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Toxicol In Vitro. 2007 Oct;21(7):1341-7. Epub 2007 May 5.

Comparative in vitro cytotoxicity assessment of selected gaseous compounds in human alveolar epithelial cells.

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Chemical Safety and Applied Toxicology (CSAT) Laboratories, School of Safety Science, The University of New South Wales, UNSW Sydney 2052, Australia.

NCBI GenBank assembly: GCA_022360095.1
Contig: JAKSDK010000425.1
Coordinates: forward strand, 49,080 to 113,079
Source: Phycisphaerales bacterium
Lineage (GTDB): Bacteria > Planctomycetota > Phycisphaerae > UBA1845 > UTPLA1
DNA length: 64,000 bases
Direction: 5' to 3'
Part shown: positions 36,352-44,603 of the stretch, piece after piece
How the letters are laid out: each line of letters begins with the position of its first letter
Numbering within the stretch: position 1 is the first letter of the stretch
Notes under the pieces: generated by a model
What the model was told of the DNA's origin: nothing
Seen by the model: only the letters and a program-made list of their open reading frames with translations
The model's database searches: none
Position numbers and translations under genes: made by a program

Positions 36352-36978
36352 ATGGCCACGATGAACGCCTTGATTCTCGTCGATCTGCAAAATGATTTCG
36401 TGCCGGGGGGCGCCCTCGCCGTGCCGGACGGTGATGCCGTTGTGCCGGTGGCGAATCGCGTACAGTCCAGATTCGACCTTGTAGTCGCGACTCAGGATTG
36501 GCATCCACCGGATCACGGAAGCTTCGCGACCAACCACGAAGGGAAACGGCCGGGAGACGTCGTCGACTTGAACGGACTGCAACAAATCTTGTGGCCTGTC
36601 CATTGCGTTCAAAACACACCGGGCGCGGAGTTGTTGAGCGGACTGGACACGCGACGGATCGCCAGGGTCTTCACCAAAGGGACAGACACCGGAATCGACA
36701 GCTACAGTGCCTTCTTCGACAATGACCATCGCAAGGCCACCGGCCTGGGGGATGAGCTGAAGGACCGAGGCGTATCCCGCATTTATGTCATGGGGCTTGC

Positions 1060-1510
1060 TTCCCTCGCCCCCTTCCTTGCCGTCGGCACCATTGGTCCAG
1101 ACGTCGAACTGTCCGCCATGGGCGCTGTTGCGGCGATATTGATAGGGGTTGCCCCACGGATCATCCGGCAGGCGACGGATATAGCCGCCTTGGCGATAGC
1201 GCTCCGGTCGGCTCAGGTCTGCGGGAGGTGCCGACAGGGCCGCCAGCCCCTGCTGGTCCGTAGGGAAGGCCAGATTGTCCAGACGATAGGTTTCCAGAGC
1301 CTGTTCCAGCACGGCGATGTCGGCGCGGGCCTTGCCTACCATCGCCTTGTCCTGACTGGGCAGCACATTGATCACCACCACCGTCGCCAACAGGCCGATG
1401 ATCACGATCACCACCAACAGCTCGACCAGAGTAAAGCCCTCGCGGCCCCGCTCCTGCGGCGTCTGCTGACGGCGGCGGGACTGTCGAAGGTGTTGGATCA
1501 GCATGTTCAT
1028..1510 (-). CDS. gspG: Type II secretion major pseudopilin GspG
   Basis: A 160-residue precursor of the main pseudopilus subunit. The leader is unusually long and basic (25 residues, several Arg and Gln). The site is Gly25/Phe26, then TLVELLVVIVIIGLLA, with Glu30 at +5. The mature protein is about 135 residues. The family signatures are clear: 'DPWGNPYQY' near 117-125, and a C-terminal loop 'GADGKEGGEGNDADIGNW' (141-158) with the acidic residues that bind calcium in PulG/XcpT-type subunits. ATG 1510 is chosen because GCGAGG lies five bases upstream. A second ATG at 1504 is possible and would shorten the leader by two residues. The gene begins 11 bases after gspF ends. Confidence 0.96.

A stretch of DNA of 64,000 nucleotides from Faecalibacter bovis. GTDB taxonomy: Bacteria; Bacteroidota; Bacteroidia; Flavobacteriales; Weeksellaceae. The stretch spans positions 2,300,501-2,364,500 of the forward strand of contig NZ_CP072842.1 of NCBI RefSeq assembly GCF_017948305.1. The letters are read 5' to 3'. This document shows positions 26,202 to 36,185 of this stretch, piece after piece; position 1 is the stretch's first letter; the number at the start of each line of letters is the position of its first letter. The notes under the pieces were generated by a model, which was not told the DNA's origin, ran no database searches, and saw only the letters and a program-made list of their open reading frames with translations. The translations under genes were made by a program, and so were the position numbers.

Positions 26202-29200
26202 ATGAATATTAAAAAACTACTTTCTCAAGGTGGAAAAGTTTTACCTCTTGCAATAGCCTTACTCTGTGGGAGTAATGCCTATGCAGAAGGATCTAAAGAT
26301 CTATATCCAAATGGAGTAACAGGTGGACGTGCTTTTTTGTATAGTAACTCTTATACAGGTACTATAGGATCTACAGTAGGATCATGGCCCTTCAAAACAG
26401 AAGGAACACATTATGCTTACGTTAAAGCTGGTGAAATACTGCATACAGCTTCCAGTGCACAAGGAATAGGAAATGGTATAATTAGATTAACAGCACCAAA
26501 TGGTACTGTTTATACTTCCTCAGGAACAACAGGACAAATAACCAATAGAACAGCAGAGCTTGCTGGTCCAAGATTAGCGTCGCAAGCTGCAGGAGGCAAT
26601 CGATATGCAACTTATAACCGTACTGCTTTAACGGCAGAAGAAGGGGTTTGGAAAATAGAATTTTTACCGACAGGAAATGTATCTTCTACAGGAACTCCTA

Exposure to airborne contaminants is significantly associated with human health risks, ranging from bronchial reactivity to morbidity and mortality due to acute intense or long term low level repeated exposures. However, the precise mechanisms that derive such effects are not always understood. Although inhalation studies are technologically complicated, correct hazard characterisation is essential for comparable risk assessment of inhaled materials. The aim of this study was to investigate the comparative in vitro cytotoxicity of selected gaseous contaminants in human lung cells. The cytotoxicity of nitrogen dioxide (NO(2)), sulphur dioxide (SO(2)) and ammonia (NH(3)) was investigated in A549- human pulmonary type II-like epithelial cell lines cultured on porous membranes in Snapwell inserts. A dynamic direct exposure method was established by utilizing the horizontal diffusion chamber system (Harvard Apparatus Inc, USA) for delivery of test atmospheres. Test atmospheres were generated using a dynamic direct dilution method and the concentration monitored by appropriate analytical methods. A diversified battery of in vitro assays including the MTS (tetrazolium salt; Promega), NRU (neutral red uptake; Sigma) and ATP (adenosine triphosphate; Promega) assays was implemented. Airborne IC(50) (50% inhibitory concentration) values were calculated based on the most sensitive assay for each test gas including NO(2) (IC(50)=11+/-3.54 ppm; NRU)>SO(2) (IC(50)=48+/-2.83 ppm; ATP)> and NH(3) (IC(50)=199+/-1.41 ppm; MTS). However, all in vitro assays revealed similar toxicity ranking for selected gaseous contaminants. Identical toxicity ranking was achieved using both in vitro and published in vivo data. This comparison suggests that results of in vitro methods are comparable to in vivo data and may provide greater sensitivity for respiratory toxicity studies of gaseous contaminants.

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